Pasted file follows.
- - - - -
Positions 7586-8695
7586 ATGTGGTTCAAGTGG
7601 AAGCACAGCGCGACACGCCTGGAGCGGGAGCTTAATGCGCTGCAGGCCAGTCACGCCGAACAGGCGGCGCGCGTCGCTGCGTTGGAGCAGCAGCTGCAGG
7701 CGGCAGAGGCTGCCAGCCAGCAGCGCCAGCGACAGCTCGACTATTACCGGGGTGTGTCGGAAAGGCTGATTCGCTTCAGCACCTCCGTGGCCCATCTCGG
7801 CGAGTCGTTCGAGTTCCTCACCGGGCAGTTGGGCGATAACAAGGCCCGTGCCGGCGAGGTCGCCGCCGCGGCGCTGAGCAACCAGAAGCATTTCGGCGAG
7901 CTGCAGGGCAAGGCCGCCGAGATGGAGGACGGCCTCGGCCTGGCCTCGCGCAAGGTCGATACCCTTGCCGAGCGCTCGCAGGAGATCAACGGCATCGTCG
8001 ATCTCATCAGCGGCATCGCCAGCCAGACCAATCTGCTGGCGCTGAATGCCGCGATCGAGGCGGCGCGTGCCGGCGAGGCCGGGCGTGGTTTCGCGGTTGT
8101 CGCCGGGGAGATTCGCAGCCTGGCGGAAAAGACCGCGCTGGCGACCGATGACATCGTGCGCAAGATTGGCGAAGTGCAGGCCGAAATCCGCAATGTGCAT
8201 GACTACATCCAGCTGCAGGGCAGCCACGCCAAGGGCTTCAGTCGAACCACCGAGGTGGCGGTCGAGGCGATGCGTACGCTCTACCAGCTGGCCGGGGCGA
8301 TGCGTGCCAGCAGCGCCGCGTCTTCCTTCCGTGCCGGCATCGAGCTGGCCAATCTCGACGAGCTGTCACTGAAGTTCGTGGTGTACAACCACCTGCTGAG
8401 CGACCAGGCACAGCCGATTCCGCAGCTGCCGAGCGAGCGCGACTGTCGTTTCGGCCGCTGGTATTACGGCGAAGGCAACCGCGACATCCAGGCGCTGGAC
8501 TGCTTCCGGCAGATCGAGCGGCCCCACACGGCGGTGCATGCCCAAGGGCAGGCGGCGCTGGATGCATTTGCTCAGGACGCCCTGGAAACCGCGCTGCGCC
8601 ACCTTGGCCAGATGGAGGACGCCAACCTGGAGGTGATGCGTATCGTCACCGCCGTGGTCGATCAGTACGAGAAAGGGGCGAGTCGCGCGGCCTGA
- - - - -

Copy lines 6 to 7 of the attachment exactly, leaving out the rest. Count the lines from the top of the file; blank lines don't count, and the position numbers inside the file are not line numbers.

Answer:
7901 CTGCAGGGCAAGGCCGCCGAGATGGAGGACGGCCTCGGCCTGGCCTCGCGCAAGGTCGATACCCTTGCCGAGCGCTCGCAGGAGATCAACGGCATCGTCG
8001 ATCTCATCAGCGGCATCGCCAGCCAGACCAATCTGCTGGCGCTGAATGCCGCGATCGAGGCGGCGCGTGCCGGCGAGGCCGGGCGTGGTTTCGCGGTTGT